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The Supreme Court on Tuesday grappled with a case that sounds local but has the makings of an international incident: whether the city of New York can take the nations of India and Mongolia to federal court in a dispute over property taxes. At stake in the case Permanent Mission of India to the United Nations v. The City of New York is more than $18 million in back taxes the city claims it is owed for the portions of the countries’ U.N. mission buildings that house employees. It is undisputed that the missions themselves are untaxable under international treaties, but the city claims that 20 residential floors of India’s 26-floor mission and the top half of Mongolia’s six-floor mission are subject to tax because they are used for staff housing, not diplomatic purposes. In New York City, unpaid property taxes become liens on the property. But when the city went to federal court to enforce the liens, India and Mongolia argued that the federal courts have no jurisdiction. The nations also argued that because the staff housing is essential to their missions, it should be tax-exempt like the missions themselves. Lower courts sided with New York, finding that a provision of the Foreign Sovereign Immunities Act allows for federal court jurisdiction in disputes over “immovable property.” Justices seemed to resist arguments from Kaye Scholer partner John Howley that the exception does not cover property-tax disputes. “A lien is an interest in the land,” said Justice Ruth Bader Ginsburg. “It runs with the land, doesn’t it?” Howley acknowledged that there are “some similarities” between a lien and a right in property that might be covered by the exception. But he said the New York City lien does not give it any right to own or exercise any right in the property at issue. Howley also won no points when he warned the Court that a ruling in favor of New York City would result in other nations taxing U.S. property in retaliation. “Whatever happens in this case to India and Mongolia is likely to happen to the United States around the world,” Howley said, “and that’s a foreign-policy question for the State Department to decide.” Justice Antonin Scalia shot back, “You mean we’ll have to start paying our taxes around the world? Is that a real problem for us? I don’t think so.” New York seemed to gain ground with an argument that the law plainly allows for federal court jurisdiction in cases like New York’s — and that if federal courts can’t hear the case, there is no way for the city to recover the taxes it is owed. “If we can’t bring this lawsuit . . . to try to foreclose or at least to have a declaration of our rights, this lawsuit can’t be brought anywhere,” said Michael Cardozo, New York City’s corporation counsel. Cardozo, making his debut before the high court, counts the late Supreme Court Justice Benjamin Cardozo as his great-grandfather’s first cousin. The federal government took a position that faced criticism from the bench on Tuesday. Apart from the jurisdictional issue, it has long argued that all nations should pay local property taxes in the United States. And in a 1985 case in the U.S. Court of Appeals for the 3rd Circuit involving a property-tax dispute between New Jersey and Libya, the government agreed that federal courts have jurisdiction over such cases. The Bush administration still wants governments to pay their taxes, but in the case before the Court on Tuesday, it reversed the government’s position on jurisdiction. It sided with Mongolia and India in arguing that federal courts have no jurisdiction to rule on the dispute. Essentially, while maintaining that foreign nations should pay taxes, the government argued against allowing local governments a forum for recovering the debt. Chief Justice John Roberts Jr. at one point speculated aloud the government may have changed its mind because “they just may be more sympathetic to India and Mongolia than they were to Libya.” But Roberts brought the issue up again when Sri Srinivasan, assistant to the solicitor general, rose to argue in the case. Reading from the government’s 1985 brief in City of Englewood v. Socialist People’s Libyan Arab Jamahiriya, Roberts asked pointedly, “What do you do with all the arguments? . . . Are those arguments no longer valid?” Srinivasan replied, “Well, we of course reviewed our position in that case, and we have come to the conclusion that it was incorrect.”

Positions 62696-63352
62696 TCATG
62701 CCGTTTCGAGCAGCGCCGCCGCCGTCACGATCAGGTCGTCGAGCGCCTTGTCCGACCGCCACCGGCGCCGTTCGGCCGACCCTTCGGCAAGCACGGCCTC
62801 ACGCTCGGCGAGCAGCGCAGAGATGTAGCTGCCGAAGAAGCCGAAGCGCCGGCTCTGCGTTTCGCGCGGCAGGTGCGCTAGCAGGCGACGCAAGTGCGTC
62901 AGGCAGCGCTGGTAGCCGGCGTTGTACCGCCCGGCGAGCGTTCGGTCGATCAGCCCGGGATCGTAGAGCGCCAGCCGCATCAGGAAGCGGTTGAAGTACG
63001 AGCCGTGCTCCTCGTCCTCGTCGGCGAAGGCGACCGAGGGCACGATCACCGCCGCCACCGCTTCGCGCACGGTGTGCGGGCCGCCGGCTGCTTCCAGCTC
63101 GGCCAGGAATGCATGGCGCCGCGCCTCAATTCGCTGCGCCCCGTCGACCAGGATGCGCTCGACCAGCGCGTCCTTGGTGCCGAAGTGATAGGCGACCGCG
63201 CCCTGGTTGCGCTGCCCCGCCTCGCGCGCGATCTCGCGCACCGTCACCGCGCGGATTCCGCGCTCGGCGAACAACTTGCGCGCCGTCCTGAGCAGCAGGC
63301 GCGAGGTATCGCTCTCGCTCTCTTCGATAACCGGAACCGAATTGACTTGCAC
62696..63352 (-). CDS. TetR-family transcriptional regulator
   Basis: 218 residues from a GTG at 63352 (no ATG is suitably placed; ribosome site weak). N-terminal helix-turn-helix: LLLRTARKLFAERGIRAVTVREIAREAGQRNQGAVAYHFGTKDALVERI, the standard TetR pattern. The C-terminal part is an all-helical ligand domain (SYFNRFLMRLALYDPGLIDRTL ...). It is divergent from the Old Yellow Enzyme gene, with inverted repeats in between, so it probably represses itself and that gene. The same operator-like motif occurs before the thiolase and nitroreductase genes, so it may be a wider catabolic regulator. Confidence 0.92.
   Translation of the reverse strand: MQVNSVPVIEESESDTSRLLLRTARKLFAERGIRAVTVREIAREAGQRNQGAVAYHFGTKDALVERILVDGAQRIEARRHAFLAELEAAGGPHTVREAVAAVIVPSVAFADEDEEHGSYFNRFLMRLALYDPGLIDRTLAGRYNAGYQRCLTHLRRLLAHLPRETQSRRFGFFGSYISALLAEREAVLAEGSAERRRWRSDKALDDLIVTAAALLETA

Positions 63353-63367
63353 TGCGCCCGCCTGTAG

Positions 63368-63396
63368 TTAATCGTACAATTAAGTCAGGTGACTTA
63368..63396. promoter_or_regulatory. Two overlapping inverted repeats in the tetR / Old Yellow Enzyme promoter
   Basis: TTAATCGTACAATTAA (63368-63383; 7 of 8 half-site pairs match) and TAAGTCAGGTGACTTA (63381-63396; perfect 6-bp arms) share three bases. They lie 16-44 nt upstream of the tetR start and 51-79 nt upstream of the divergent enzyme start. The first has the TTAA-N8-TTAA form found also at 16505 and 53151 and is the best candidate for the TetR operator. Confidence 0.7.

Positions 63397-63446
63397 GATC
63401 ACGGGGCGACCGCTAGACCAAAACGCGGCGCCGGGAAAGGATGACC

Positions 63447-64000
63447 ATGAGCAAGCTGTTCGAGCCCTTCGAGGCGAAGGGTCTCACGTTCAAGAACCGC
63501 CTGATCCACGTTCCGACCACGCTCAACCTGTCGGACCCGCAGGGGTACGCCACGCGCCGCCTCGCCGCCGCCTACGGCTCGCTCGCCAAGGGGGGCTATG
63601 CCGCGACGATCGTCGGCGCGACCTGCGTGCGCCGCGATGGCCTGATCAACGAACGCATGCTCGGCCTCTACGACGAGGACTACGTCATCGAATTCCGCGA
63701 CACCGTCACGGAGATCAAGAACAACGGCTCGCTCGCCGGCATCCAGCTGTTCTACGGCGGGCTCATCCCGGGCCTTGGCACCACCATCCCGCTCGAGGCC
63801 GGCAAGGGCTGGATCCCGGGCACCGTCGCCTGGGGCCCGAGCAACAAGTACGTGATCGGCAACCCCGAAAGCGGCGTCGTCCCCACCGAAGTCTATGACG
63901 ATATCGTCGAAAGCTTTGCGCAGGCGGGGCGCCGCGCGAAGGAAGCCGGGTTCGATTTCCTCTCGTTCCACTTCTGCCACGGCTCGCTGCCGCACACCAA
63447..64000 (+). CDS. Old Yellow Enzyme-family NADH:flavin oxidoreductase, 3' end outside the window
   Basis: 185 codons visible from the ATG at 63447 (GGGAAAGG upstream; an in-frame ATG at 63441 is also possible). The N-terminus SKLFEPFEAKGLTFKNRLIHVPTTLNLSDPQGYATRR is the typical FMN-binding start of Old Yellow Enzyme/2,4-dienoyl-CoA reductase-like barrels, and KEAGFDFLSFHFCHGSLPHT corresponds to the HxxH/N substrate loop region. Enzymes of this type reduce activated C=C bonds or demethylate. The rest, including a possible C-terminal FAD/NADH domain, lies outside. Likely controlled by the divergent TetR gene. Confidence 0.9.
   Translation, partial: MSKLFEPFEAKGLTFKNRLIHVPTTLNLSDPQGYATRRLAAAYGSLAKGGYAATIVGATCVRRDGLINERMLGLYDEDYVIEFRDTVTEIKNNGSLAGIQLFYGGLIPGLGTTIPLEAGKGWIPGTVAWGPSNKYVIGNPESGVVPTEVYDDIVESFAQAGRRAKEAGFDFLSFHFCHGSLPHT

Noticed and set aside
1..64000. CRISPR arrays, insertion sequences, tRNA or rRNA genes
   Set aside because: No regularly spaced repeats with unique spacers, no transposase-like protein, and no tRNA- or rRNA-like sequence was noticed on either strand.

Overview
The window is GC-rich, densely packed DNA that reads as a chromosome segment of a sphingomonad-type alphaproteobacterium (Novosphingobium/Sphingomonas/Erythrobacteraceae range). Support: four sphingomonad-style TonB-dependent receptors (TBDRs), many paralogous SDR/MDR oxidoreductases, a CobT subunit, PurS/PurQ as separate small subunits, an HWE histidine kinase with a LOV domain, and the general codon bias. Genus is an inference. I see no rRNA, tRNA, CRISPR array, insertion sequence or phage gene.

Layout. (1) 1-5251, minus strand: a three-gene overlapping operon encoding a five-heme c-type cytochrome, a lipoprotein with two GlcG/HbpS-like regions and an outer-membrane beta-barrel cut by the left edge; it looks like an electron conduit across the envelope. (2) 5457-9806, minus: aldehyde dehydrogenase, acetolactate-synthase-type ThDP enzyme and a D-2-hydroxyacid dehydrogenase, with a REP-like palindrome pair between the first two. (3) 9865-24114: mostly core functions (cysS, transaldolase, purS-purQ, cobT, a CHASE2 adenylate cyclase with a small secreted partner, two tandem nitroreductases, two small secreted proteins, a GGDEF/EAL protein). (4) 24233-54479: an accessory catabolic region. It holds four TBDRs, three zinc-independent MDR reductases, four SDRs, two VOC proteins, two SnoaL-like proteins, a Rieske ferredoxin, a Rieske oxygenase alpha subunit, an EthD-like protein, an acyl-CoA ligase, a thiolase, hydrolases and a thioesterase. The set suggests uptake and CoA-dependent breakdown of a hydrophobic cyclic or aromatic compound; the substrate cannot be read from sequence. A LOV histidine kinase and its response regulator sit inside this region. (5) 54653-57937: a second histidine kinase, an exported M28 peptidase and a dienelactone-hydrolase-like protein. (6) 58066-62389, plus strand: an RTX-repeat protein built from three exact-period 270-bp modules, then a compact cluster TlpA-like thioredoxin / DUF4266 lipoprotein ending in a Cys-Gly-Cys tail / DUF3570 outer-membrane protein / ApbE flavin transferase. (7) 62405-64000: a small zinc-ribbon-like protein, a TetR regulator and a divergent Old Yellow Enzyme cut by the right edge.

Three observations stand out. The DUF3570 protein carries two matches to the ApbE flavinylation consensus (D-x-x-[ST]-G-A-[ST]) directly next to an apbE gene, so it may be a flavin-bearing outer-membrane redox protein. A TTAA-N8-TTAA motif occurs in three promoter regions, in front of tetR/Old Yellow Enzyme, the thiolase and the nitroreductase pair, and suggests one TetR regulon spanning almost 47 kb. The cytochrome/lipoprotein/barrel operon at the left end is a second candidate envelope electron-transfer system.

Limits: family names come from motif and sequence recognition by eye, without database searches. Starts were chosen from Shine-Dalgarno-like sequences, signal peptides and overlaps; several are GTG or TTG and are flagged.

Tony Mauro can be contacted at [email protected].

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